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This eBook from the Gutenberg Project consists of approximately 165 pages of information about Forty Years in South China.

PRIMITIVE LAMPS

“We have no good lamps yet for the church, consequently cannot open it in the evening.  But I have prepared some lamps for my chapel.  I think you would laugh to see them.  They are four in number.  Two of them are merely small tumblers hung up by wires and cords.  By means of another wire a wick is suspended in each tumbler and the tumbler filled with oil.  The other two are on the same principle, but the tumblers are hung in a kind of glass globe which is suspended by brass chains.  These look considerably more ornamental than the first two.  Whether you laugh at them or not, they answer a very good purpose.  They do not make the room as light as would be required in a church, in as large a city as Amoy is, in the United States, but by means of them my chapel is open on Sunday evenings and on every other evening in the week except one.  The church and chapel are both open almost every afternoon in the week, and sometimes in the mornings.  One, two, three, or more of the converts are always ready to hold forth almost every afternoon and evening.  Besides this, they go to other thoroughfares frequently and preach the Gospel as well as they are able.  For much of the work these converts are perhaps better adapted than ourselves.  They understand the superstitions of the people in their practical working, better than we probably will ever be able to learn them.”

ZEALOUS CONVERTS.

“April 14, 1851.  There are now in connection with our church thirteen converts.  In connection with the church of the London brethren there are eight.  Two of our members, although compelled to labor with their hands for the sustenance of themselves and their families, yet devote the afternoons and evenings of almost every day in the week, in making known the way of salvation to their countrymen.  They spend the Sabbath also, only omitting their labors long enough to listen to the preaching of the missionary and to partake of their noonday meal, from early in the morning until bedtime, in the same way, publishing the Gospel to their countrymen.”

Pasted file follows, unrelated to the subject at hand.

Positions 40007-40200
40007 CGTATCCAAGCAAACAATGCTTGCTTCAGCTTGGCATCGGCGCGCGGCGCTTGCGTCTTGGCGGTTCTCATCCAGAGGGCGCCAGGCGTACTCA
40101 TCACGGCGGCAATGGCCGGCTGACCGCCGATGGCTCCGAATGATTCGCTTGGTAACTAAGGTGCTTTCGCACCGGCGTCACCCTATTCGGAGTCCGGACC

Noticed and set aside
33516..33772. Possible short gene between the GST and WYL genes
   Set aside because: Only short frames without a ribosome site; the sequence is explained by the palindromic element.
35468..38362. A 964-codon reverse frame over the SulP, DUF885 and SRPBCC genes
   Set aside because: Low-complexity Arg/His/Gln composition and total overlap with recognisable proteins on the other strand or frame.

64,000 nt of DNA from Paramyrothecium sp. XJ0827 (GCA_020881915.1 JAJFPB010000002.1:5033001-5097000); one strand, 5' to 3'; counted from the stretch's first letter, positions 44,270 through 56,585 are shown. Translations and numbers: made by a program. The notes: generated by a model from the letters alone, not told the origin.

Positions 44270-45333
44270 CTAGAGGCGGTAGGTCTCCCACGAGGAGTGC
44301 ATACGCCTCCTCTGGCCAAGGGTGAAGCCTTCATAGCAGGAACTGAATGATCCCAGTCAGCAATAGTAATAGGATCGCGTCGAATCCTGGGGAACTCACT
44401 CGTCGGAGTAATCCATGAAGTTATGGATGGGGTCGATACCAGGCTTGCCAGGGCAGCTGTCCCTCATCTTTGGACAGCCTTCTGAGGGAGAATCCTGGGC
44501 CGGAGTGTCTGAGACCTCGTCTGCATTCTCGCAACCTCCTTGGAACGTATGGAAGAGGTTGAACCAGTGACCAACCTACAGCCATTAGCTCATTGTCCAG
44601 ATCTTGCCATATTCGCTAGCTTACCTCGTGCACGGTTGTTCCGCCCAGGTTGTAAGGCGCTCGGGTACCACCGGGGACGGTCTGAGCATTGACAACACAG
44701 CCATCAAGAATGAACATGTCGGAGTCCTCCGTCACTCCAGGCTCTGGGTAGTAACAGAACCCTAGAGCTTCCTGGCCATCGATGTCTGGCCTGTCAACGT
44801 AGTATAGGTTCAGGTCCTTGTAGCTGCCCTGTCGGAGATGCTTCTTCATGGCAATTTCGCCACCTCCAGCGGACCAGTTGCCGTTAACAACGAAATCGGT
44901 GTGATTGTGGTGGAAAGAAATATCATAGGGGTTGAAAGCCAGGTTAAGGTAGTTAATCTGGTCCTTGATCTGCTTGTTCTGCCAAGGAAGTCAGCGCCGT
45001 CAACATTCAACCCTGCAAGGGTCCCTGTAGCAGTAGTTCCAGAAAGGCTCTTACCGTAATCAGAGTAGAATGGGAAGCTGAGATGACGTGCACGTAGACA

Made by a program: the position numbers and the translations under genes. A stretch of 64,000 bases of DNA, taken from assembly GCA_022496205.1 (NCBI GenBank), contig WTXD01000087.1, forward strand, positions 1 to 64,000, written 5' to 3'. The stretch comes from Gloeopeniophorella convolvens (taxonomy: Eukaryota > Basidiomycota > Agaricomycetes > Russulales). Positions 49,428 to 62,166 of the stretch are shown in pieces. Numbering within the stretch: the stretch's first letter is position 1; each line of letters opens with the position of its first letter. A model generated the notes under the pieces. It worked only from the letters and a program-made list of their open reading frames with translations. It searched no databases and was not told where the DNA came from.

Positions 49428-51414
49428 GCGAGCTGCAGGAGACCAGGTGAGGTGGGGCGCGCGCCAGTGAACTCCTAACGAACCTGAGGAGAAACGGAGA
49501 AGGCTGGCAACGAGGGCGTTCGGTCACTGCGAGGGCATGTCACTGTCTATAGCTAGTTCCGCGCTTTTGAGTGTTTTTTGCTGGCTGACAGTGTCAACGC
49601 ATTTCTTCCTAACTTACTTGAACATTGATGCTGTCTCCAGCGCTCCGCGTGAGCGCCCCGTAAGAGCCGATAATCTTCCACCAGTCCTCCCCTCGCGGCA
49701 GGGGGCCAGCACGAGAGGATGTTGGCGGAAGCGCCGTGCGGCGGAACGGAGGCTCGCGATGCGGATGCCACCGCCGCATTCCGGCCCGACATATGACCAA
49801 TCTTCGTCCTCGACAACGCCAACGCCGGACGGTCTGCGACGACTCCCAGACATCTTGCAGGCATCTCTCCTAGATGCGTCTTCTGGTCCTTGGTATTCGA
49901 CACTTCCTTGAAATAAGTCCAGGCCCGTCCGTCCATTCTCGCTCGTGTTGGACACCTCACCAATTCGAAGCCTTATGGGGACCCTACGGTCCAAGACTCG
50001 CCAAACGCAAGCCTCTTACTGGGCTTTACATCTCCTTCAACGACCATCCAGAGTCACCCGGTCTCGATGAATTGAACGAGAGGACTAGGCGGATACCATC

THE TERM QUESTION.

It was at this time that the translation of the Bible into the Classic Chinese Version, or “Delegates’ Version” as it was afterwards called, was going on.  A long and heated controversy had arisen as to the proper terms in the Chinese language to be used in translation of the words “God” and “Spirit.”  Missionaries in different parts of the empire took most opposite views and held them with the greatest tenacity.  The Missionary Boards and Bible Societies in Great Britain and America were deeply interested spectators.  The American Board of Commissioners for Foreign Missions and the American Bible Society became participators.  On what they considered satisfactory evidence they declared in favor of certain Chinese words and characters to be used in preaching the Gospel and in translating the Scriptures.  They advised their missionaries and Bible distributors of their decision.

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